Another important rule is that Nurs funds can offer limited redemption - to a maximum of six months - which enables them to invest in physical property. Also significant for multi-managers is the ability to increase the amount they invest in a single fund from 20% to 35%, making it easier for them to invest in funds offered by small fund management houses or funds that are being launched by managers who are known to them.
In short, the playground has just got a lot bigger. The question is, to what extent will managers be playing in these new areas? Our discussions with managers reveal some are already taking advantage of the wider investment opportunities while others have chosen to change very little or nothing at all at this stage.
A manager's decision in this regard will take into account the fund's investment mandate, the fund's investor base and the firm's own capabilities and experience, particularly when it comes to derivatives and assessing the merits of less familiar asset classes.
Importantly, where greater investment powers are utilised in the form of derivatives, fund providers are compelled to demonstrate their risk management capabilities to the FSA, which should go some way to reassure investors. Furthermore, another requirement is that the net asset value of a fund must always exceed the total derivative exposure, which means managers do not have carte blanche to leverage up the portfolio.
As mentioned above, many multi-managers are opting for Nurs structures, although some are converting to or retaining their Ucits III status and using listed closed-end funds to gain exposure to areas such as property if necessary. F&C Multi-Manager and Schroder S&P are examples of providers who have decided to remain in this structure for the time being.
Other multi-managers such as Credit Suisse, Gartmore, New Star and Jupiter have either converted or are about to convert to Nurs. For example, the Gartmore Multi-manager Cautious fund was early to convert in October last year and the ability to invest in bricks and mortar was seen by the managers as particularly advantageous at a time when they perceived fixed income to be less attractive.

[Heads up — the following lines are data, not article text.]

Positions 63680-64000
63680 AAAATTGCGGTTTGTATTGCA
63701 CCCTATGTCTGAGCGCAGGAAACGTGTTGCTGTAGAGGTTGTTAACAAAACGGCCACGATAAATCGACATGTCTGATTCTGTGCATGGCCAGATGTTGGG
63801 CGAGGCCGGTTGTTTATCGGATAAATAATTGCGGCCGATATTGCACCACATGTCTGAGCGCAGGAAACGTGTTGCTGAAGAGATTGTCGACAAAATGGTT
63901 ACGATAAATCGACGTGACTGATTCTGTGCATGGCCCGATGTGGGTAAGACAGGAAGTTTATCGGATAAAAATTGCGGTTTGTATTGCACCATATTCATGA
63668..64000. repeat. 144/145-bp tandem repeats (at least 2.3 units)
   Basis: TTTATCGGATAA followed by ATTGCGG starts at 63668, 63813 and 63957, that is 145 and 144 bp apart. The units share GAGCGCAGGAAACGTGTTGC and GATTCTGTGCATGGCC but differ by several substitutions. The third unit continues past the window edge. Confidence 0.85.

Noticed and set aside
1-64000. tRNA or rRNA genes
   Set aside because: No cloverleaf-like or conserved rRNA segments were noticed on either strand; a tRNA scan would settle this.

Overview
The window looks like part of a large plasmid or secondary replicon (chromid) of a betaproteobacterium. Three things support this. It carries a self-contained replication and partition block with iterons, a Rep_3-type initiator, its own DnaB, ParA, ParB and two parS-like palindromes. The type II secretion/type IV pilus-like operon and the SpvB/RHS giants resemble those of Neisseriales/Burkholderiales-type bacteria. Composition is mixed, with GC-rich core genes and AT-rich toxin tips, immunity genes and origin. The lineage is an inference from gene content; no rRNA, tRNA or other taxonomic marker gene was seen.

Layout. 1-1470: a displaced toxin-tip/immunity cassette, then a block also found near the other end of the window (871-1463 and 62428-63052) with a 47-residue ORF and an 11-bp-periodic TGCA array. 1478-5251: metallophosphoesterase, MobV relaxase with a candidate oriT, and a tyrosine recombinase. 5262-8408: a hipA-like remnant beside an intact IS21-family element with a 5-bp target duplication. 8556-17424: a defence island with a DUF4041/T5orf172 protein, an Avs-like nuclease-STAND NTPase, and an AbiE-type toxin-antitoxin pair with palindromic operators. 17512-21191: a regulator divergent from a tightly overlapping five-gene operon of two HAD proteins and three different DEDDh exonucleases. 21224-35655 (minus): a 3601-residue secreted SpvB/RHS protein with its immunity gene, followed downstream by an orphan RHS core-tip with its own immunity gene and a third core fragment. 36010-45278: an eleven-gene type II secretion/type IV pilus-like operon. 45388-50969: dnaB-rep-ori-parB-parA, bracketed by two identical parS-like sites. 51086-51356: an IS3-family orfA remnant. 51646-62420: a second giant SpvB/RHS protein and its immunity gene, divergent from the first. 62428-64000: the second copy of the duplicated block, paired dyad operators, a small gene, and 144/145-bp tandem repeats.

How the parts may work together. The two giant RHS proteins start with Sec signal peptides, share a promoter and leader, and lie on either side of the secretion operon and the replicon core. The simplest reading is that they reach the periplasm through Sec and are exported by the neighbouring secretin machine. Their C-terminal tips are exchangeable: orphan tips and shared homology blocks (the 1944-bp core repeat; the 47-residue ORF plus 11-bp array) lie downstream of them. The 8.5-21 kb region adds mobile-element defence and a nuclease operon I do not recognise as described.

Outside of exposure to direct property, most multi-managers are being cautious with regard to the new powers that Nurs provides. As mentioned earlier, in the case of Nurs and Ucits III funds, this may be because they do not feel it is appropriate to change the nature of a fund, particularly if it is long-established.
In other cases, multi-managers are now considering new investment strategies or approaches, whether that be the introduction of other asset classes or the more sophisticated use of derivatives for hedging or strategy purposes. Nevertheless, there is a general air of caution, with compliance departments also monitoring new activity very carefully. Some groups are adding to resources in the acknowledgement that a greater number of funds and investment types now need to be covered.
It is in the managed sectors where the range of possibilities is clear to see. Some funds remain invested simply in bonds, equities and cash. Elsewhere, property is now used more frequently, thanks to the change in regulations. Cash weightings can vary significantly as some managers are using risk-free assets more actively.
Other investment types such as private equity, absolute return funds, structured products and currencies are beginning to feature more often. Commodities have been a popular investment theme over the past few months, but it will be interesting to see if any managers decide to take advantage of the Nurs permission to invest up to 10% in physical gold.
The change in the regulations should be seen as a positive development as it is enabling the UK retail investor to access a broader range of fund types. But, as always, there are a number of important questions we should ask when we are considering these funds.
How are the new regulatory powers actually being used? What capabilities and experience does the provider have with regard to any new investment types? How are the risks being monitored? Do the new investment types actually help the fund to achieve its investment objective? In the final analysis - and, admittedly, we always seem to conclude like this - whatever you select, make sure you know what you've got.